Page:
For the preceding 48 hours, the chairman of the eurogroup of finance ministers had been in talks with Alexis Tsipras, the Greek premier, about what a letter requesting a four-month extension of Athens’s €172bn bailout should contain. They had spoken repeatedly by phone, swapped drafts, offered edits.
But the letter Mr Dijsselbloem received, signed by Yanis Varoufakis, the Greek finance minister, bore no resemblance to those discussions. Key commitments, such as ensuring Greece’s budget surpluses would be big enough to gradually reduce its national debt, were now far more vague. Faced with a veto from Berlin, Mr Dijsselbloem, who is also the Dutch finance minister, phoned Athens.
“I called Tsipras and said, ‘look, I don’t know what happened, but you sent a different letter’,” Mr Dijsselbloem recalled in an interview. “And Tsipras was surprised. ‘How is this possible?’ He checked. Someone had changed it.”
Over five days of nearly endless negotiations — some in person, some over email, some by phone — the two sides finally reached a deal last Tuesday, largely on Mr Dijsselbloem’s terms. It was an agreement to extend the Greek bailout beyond its February 28 expiry date, staving off a bank run and possible national bankruptcy. In a dramatic climbdown, Athens’s new hard-left government committed to live up to the programme’s existing reform conditions, something it had long vowed never to do.
The deal marked the end of a month of whirlwind talks during which Mr Dijsselbloem and his blunt negotiating style clashed directly with Mr Varoufakis, his freewheeling and iconoclastic Greek counterpart. Even though disaster was averted, the negotiations left egos bruised on all sides, Mr Dijsselbloem made clear in his most extensive remarks on the episode to date. That suggests the next steps needed to keep Athens solvent could be even more tense and trying for Greece and its 18 eurozone partners.
Seated in his well-ordered office in the modern, airy Dutch finance ministry in The Hague, Mr Dijsselbloem made no apologies for his style, saying it was his job to “push” Mr Varoufakis. Although he acknowledged “sometimes people get angry” during such talks, he denied reports the two men nearly came to blows at one point.
“This is all rubbish,” he said. “The fact is that I had to push him towards a solution, and that’s my job. I also have to push other ministers, who are also quite tough and stubborn, towards a solution.”
Mr Dijsselbloem’s efforts began just days after the new government was elected in late January, when he made a much-criticised trip to Athens in which he and Mr Varoufakis ended up publicly sparring at a press conference over the future of Greece’s bailout. Markets tumbled.
Mr Dijsselbloem defended the decision to visit the Greek capital even before the government, led by the radical left Syriza party, had formally taken power, saying he was attempting to undo some of the damage from the election campaign.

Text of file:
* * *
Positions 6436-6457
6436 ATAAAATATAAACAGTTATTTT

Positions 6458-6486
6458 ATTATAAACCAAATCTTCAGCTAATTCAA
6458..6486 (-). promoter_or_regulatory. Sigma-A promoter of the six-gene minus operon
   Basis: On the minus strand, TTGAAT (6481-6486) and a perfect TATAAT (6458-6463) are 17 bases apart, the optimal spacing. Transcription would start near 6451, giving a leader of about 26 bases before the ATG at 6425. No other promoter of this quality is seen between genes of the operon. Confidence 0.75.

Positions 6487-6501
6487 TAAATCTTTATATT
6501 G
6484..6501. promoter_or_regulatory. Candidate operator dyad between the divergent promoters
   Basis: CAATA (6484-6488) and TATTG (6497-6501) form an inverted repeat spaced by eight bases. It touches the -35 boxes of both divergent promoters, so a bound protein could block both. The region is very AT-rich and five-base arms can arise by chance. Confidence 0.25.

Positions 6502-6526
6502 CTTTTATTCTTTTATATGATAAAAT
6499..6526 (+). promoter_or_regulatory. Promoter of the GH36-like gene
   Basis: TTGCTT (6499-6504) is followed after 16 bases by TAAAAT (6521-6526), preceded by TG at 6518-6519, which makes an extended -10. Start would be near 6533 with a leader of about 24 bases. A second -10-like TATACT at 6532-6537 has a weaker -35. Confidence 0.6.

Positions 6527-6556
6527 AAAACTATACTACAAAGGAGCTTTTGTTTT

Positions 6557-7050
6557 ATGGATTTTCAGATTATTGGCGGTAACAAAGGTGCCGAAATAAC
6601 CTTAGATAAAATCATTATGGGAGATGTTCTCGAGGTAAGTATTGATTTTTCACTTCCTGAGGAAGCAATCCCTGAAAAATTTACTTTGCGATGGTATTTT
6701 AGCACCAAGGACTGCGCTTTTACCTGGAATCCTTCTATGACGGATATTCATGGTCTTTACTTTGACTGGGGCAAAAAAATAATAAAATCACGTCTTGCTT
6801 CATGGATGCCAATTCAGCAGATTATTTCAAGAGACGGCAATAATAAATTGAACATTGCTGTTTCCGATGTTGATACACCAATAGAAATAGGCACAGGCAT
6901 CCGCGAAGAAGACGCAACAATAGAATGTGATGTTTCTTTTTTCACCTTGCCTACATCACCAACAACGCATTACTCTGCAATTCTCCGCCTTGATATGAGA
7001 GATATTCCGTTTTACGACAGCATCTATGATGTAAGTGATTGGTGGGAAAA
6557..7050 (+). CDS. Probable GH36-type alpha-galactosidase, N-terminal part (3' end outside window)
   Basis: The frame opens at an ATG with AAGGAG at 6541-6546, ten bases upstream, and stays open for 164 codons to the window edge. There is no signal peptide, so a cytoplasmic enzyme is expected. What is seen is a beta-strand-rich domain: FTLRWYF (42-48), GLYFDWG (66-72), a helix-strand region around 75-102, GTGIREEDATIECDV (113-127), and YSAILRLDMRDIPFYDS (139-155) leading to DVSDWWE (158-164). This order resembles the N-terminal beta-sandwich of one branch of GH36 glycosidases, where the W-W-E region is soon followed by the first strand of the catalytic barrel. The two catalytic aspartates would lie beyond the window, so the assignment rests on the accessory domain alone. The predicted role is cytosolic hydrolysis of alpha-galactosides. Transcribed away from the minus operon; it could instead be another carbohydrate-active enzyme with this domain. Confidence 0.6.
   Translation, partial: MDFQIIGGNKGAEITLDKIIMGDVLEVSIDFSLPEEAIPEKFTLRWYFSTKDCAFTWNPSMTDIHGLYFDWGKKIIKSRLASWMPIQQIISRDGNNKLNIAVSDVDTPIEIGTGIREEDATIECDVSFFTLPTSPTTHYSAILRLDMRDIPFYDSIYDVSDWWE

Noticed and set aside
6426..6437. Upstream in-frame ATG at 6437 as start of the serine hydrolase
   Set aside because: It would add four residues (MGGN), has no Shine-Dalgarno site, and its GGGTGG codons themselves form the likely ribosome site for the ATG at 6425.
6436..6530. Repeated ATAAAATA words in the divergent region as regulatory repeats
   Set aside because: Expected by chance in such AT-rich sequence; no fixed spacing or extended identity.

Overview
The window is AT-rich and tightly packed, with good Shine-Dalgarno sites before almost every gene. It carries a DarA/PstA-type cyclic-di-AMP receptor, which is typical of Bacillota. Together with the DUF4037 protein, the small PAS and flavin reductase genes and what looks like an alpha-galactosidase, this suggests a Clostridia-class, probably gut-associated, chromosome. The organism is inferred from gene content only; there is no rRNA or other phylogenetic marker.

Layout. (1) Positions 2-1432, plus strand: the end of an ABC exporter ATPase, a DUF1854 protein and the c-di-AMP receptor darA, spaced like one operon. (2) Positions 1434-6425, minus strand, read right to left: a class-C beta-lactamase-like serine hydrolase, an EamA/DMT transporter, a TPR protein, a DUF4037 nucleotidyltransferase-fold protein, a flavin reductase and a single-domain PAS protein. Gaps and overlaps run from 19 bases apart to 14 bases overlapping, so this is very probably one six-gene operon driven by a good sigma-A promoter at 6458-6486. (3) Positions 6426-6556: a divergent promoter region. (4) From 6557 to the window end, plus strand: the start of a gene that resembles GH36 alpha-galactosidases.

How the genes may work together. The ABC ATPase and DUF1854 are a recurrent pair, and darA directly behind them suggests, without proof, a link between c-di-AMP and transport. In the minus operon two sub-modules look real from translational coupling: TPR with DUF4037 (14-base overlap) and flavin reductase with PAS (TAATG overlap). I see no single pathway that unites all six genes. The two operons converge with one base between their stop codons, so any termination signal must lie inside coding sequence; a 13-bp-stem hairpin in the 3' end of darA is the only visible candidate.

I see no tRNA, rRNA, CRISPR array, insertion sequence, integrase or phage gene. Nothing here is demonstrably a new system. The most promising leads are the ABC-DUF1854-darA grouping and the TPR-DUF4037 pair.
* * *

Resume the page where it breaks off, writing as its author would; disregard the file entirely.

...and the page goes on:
“There were a lot of politicians from throughout Europe who were basically interfering, giving advice to the Greek electorate [on] what to vote, which I didn’t think was correct,” Mr Dijsselbloem said. “We don’t have a lot of time, we need to get working with them, and I want to send them the signal: I fully accept you as new partners; let’s get the talks started.”
Despite the rough start, Mr Dijsselbloem said the new government’s hard line began to soften as public declarations by Mr Varoufakis and other ministers that Greece was bankrupt spurred massive bank withdrawals. That, in turn, ratcheted up pressure on Athens to cut a deal quickly, he added. “That was the biggest driver.”
Last week, the Greek central bank announced deposits were withdrawn at a rate of about €400m a day in January; by late February, officials say, that rate had nearly doubled.
Still, crafting a deal proved difficult. A first eurogroup meeting to start the process broke up in acrimony. Mr Dijsselbloem tried again five days later but the ensuing bust-up proved even more spectacular: Mr Varoufakis marched out of the session accusing the Dutchman of reneging on a deal Athens had struck with Pierre Moscovici, the European Commission’s economic chief.
Mr Dijsselbloem blames the commission, which has typically been more lenient towards Greece than its other creditors, saying its intervention had short-circuited proper procedure and that he had been kept in the dark.
“The Greeks then thought they had an agreement,” Mr Dijsselbloem said. “I was not involved in that, and that’s not very smart. If you want to get an agreement with the eurogoup, it would help to inform me of what you’re trying to do.”
Instead, Mr Dijsselbloem issued his own, far tougher proposal, which quickly leaked to the press. H e put his head in his hands to mimic his reaction upon learning of the leak — presumably orchestrated by Mr Varoufakis. “I know in politics it’s all about the frame and who gets to frame first,” he said. “But if you’re in such a delicate process, trying to rebuild trust, trying to get a process going, to then . . . walk into the press room and say: ‘Oh, these guys can’t be trusted, look what they’re trying to push down our throats.’ That was just not very helpful.”
© Financial Times
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